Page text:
"What's the difference between a Japanese soldier raping a Korean or Filipina woman? None," Rechilda Extremadura says down the telephone. "If the Japanese government could do something for the women in Korea, why can't they do the same for us? The pain and scars we suffered are the same."
Extremadura is the executive director of the LILA Filipina, an organization for women forced into sexual slavery by the Japanese military in occupied territories before and during World War II. Better known as "comfort women"—a translation of ianfu, the Japanese euphemism for "prostitutes"—most of the estimated 200,000 sex slaves came from Korea. But according to historians, around 1,000 girls and women in the Philippines were also enslaved.
At the end of January, Japanese Emperor Akihito paid a visit to the Philippines in a rare overseas "peace tour" that marked the 60th anniversary of diplomatic relations between Manila and Tokyo. Extremadura is one of approximately 70 Filipina survivors—now in their 80s—still alive today, and determined to bring back attention to those suffered abuse from Japanese soldiers.
"We demanded three things from the visit: an apology by the emperor to the victims and their families, compensation from the Japanese government, and most importantly, historical inclusion," she tells Broadly. "We don't want to be left being unacknowledged by the Japanese government. Us comfort women will settle for nothing less."
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The women protested in the streets of Manila, displaying placards with words such as, "We were raped" and "We want justice", as well as photographs of those deceased. But unfortunately for them, nothing came of the visit. "Emperor Akihito did not mention us at all," Extremadura laments. "But it is also the fault of our own president, Benigno Aquino. He should have made more effort for talks to take place."
Victims and survivors in the Philippines are placing more pressure on both governments after South Korea achieved a breakthrough deal in December last year, when Japan agreed to contribute $8.3 million to a new South Korean foundation set up to help survivors. Japanese Prime Minister Shinzo Abe offered an indirect apology "to all of the women who underwent immeasurable and painful experiences and suffered physical and psychological wounds as comfort women." Korean officials said it accepted the issue was resolved "finally and irreversibly", adding that it would not raise it at the United Nations or in other international forums.
But the deal was not welcomed by Korean survivors. Coinciding with the protest in Manila, two South Korean women visited Tokyo last week to say they had not been consulted prior, and demanded the Japanese Prime Minister to offer a face-to-face apology and provide official compensation. "This deal has made us look like fools," Kang told reporters. "It was agreed without consulting us. How can they agree by pushing us aside? I'm furious."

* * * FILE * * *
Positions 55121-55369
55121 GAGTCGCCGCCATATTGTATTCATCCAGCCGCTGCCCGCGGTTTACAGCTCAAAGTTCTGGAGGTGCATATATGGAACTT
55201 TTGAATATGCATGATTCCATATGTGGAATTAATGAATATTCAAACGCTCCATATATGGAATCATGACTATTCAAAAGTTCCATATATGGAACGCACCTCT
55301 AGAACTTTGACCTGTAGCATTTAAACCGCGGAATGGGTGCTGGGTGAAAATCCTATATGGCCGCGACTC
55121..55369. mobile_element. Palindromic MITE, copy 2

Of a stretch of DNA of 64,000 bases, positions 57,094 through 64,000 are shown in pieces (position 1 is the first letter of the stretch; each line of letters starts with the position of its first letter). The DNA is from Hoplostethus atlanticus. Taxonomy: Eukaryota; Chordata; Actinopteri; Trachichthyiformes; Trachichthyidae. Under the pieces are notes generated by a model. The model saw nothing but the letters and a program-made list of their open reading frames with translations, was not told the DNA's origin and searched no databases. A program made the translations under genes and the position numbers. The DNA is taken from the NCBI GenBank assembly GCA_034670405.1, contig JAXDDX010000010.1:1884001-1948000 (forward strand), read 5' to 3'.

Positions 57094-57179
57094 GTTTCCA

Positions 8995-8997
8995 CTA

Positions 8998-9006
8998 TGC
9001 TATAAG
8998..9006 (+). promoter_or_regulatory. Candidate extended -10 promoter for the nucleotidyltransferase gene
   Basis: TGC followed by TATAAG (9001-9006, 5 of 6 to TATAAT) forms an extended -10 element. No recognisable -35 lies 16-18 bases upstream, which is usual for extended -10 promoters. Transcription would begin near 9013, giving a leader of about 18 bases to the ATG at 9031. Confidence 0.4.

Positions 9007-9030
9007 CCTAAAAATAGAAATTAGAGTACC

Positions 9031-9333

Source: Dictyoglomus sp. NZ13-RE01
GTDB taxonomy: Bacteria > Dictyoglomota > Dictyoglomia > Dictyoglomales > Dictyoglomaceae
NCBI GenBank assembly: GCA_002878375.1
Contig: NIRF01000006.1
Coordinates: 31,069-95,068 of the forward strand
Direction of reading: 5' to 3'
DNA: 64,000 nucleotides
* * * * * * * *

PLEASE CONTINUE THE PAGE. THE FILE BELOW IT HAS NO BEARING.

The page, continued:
The whole thing is an ongoing political game. It's not about us anymore.
To add further complication to the long-running dispute, Japanese foreign minister Fumio Kishida said just two weeks ago that women forced to work in the Japanese military should not be called sex slaves. "The term sex slaves doesn't match the facts, and the Japanese government believes it should not be used," Kishida said, adding that the South Korean government confirmed the formal term used is "victims of the comfort women issue of the Japanese military."
It's this kind of behaviour that leaves victims questioning whether the December agreement was sincere. "The South Korean victims are unsure because they feel like they're not being acknowledged and omitted from Japanese history," Extremadura says. "But in the wider struggle for comfort women across Asia, a deal is a deal. The whole thing is an ongoing political game. It's not about us anymore."
December's deal was not the first time Japan attempted to resolve the ongoing dispute with Korea. In 1993, Japan's then-chief cabinet secretary, Yohei Kono, acknowledged and apologized for the first time. However, the government refused to directly compensate the women, saying that all claims were settled in a 1965 treaty that restored diplomatic ties. Instead, the privately-run Asian Women's Fund was set up in 1995, but it disbanded in 2007 as women continued to refuse the money unless it came directly from the Japanese government.
But the focus in attempting to fix rows with Korea has left the Japanese government offering no official apology or compensation to women from other countries including the Philippines, as well as China and Taiwan. But Extremadura says that the Philippines' diplomatic interests with Japan are getting in the way of pushing for any deal relating to war-time issues; Japan is a top source of foreign aid and investment in the country, and trade between the two counties hit nearly $20 billion in 2014.
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"The Philippines government know about us—so if they're not mentioning anything, this is a deliberate move by our President," she sighs. "Aquino needs to be tougher like the Koreans and take up any opportunity to push stronger for our demands and for any progress on the issue."
Despite the ongoing ordeal, Rechilda doesn't show any sign of weakness in her voice. "We are in for a very steep fight, and only a few of us remain to continue," she says. "We can only solve this through dialogue and harmony. We want to hear directly from the government leaders.
"Many have died without the taste of justice. We are now very old, time is running out. Until there is a deal, we are fighting two battles; our own and the enemy."